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Archive for April 14th, 2007

Glyconutrient Series Part 2: Why do we need glyconutrients?

Posted by naturalhealthmd on April 14, 2007

In our diet today, the eight essential glyconutrients are often missing. Most diets today contain only two of the eight glucose and galactose. Glucose is supplied from such food sources a wheat, rice, and sugar cane. Glucose and galactose are supplied through the breakdown of lactose from dairy sources.

If we are deficient in the 8 essential sugars, the cells will eventually lack the communication system necessary to maintain good health.

Why are our diets deficient in glyconutrients? The so-called fresh fruits and vegetables we buy today have few glyconutrients (or nutritional value at all) because they are often grown in nutrient-deficient soil, picked before they ripen naturally, gassed, irradiated, artificially ripened, stored for days, weeks, or months, cooked, frozen, canned, processed, refined, pasteurised, genetically engineered, etc. Cooking and processing deplete glyconutrients further.

Glycobiology has also found that beneficial bacteria in the colon breakdown polysaccharides to monosaccharides (glyconutrients). But the bacterial content of modern people is different from our ancestors and so this process is less efficient.

Green harvesting allows long distance transport and allows fruit and vegetables to be stored for lengthy periods, but most of the essential glyconutrients are found only in food that is ripened on the vine/tree and they remain in the fruit or vegetable for only 48 hours after picking.

Consider the tomato:

  • Green harvesting loses up to 25% of its nutrients
  • Transporting loses up to 25% of its remaining nutrients
  • Storage loses up to 50% of its remaining nutrients
  • Canning loses up to 83% of its remaining nutrients
  • Cooking loses up to 50% of its remaining nutrients.

This leaves the tomato with 2.39% of it original nutrient content.

At the same time that our food has been reducing in nutrients, autoimmune diseases, cardiovascular disease, cancer, diabetes and chronic degenerative disease have been increasing alarmingly and have been occurring in younger age groups.

A growing mountain of evidence shows that all these diseases are caused by a single dietary deficiency: glyconutrients that are missing from our diet.

A dietary deficiency cannot be corrected with drugs or anything else, other than the missing nutrients.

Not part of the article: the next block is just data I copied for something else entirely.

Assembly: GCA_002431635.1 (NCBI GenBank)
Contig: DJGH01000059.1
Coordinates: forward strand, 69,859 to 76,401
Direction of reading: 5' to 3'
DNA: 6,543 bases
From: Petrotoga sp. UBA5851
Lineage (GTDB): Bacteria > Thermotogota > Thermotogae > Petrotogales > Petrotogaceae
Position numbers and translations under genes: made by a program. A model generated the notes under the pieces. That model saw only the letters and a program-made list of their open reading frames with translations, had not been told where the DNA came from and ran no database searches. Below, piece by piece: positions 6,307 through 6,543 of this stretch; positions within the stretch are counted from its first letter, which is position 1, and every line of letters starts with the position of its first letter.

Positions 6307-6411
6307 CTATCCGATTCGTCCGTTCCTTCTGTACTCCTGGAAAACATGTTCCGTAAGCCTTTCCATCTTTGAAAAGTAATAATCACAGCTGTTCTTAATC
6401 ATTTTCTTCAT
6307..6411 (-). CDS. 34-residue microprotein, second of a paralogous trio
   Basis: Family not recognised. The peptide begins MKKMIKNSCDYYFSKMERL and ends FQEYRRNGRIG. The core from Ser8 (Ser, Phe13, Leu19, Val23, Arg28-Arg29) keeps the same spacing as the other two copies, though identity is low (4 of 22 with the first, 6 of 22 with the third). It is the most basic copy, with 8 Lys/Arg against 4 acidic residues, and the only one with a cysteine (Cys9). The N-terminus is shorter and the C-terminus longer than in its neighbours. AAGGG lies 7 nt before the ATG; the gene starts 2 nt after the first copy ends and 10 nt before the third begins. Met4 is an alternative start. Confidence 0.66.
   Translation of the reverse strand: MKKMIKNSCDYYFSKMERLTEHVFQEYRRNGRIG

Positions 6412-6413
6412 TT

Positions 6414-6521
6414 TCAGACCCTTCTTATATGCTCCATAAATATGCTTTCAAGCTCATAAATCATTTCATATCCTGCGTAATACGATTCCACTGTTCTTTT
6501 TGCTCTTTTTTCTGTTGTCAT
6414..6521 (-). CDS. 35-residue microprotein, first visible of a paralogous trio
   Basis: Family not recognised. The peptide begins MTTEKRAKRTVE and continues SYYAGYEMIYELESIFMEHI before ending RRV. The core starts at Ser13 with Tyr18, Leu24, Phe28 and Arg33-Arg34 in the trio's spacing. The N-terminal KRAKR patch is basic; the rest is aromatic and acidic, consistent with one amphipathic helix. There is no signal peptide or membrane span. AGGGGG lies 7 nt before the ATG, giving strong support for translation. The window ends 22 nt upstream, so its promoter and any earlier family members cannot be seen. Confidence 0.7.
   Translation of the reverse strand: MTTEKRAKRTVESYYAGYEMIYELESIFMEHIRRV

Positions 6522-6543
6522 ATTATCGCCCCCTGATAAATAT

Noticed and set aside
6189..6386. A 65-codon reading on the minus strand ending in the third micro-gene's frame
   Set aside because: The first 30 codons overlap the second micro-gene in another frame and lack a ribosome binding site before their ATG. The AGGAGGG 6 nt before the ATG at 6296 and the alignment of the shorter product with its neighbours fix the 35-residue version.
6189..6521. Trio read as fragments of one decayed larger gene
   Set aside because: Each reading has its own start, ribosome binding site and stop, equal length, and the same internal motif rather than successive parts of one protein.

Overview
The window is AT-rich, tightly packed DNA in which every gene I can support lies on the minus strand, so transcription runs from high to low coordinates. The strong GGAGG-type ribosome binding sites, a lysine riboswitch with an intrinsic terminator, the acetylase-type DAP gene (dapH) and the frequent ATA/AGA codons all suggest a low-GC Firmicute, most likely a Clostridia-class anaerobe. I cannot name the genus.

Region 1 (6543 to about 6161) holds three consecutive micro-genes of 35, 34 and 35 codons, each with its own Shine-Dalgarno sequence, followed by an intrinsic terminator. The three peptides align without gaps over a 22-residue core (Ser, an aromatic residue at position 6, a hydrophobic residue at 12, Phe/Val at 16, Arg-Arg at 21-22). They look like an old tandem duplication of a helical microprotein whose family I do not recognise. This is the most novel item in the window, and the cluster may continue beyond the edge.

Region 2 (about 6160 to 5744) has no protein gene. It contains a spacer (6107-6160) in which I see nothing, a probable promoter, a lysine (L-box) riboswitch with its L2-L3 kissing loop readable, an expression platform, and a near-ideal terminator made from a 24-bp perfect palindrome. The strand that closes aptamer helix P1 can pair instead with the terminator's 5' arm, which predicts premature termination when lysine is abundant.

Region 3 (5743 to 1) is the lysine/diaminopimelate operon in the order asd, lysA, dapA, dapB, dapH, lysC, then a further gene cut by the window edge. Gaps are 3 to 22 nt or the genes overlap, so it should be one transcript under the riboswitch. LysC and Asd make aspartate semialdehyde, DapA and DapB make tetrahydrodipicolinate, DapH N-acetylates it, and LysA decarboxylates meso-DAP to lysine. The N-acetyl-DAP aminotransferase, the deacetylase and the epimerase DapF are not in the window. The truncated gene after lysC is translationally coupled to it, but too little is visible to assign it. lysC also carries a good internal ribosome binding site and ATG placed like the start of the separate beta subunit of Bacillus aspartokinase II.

(source: glyconutrientreference)

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FDA Warns Consumers About Potentially Contaminated Olives

Posted by naturalhealthmd on April 14, 2007

Straight from Fox News Today:

The Food and Drug Administration issued an alert Friday warning consumers that some canned and jarred imported olives may be contaminated with the bacteria that causes botulism, a potentially deadly illness.

No cases have been reported, but the FDA issued an urgent recall of olives manufactured and imported by Charlie Brown di Rutigliano & Figli S.r.l, of Bari, Italy.

Clostridium botulinum bacteria can cause botulism, a potentially fatal illness. Symptoms include general weakness, dizziness, double vision, trouble speaking or swallowing, difficulty in breathing, abdominal distension and constipation.

“People experiencing these symptoms should seek immediate medical attention. Consumers may also report illnesses associated with consumption of these olives to the nearest FDA district offices,” the FDA said.

The olives should not be eaten alone or in other foods, even if they do not appear to be spoiled. Consumers should discard these products or return them to the point of purchase. If in doubt, consumers should contact the retailer and inquire whether its olives are part of the recall.

In addition to re-emphasizing its warning to consumers, FDA statement requested:

“Importers of these olives should discontinue distribution, isolate held stocks and notify customers to take similar actions to prevent the products from reaching consumers. Importers should contact their local FDA office for assistance in implementing the recall.

“Food manufacturers who have repacked the olives for sale under different names or who have used them in the production of other food should contact their local FDA office.

“Restaurants, delicatessens, and other food service providers should discontinue using the olives, dispose of their opened containers and contact their suppliers for instructions on what to do with unopened containers.”

The olives affected by the FDA recall are distributed and sold under the following brands: Borrelli, Bonta di Puglia, Cento, Corrado’s, Dal Raccolto, Flora, Roland and Vantia, and have codes that start with the letter “G” and are followed by three or four digits. All sizes of cans, glass jars and pouches of Cerignola, Nocerella and Castelvetrano type olives are affected, the FDA said.

Charlie Brown di Rutigliano & Figli S.r.l, originally initiated a recall of the olives on March 27, the FDA said in a statement, but the agency decided Friday to issue its own urgent warning.

“The recalled olives had been distributed to wholesalers, who have marketed them nationally to restaurants and retail stores. FDA concluded that additional warnings are needed because, to date, the company has not contacted importers with specific instructions on the recall,” the statement read.

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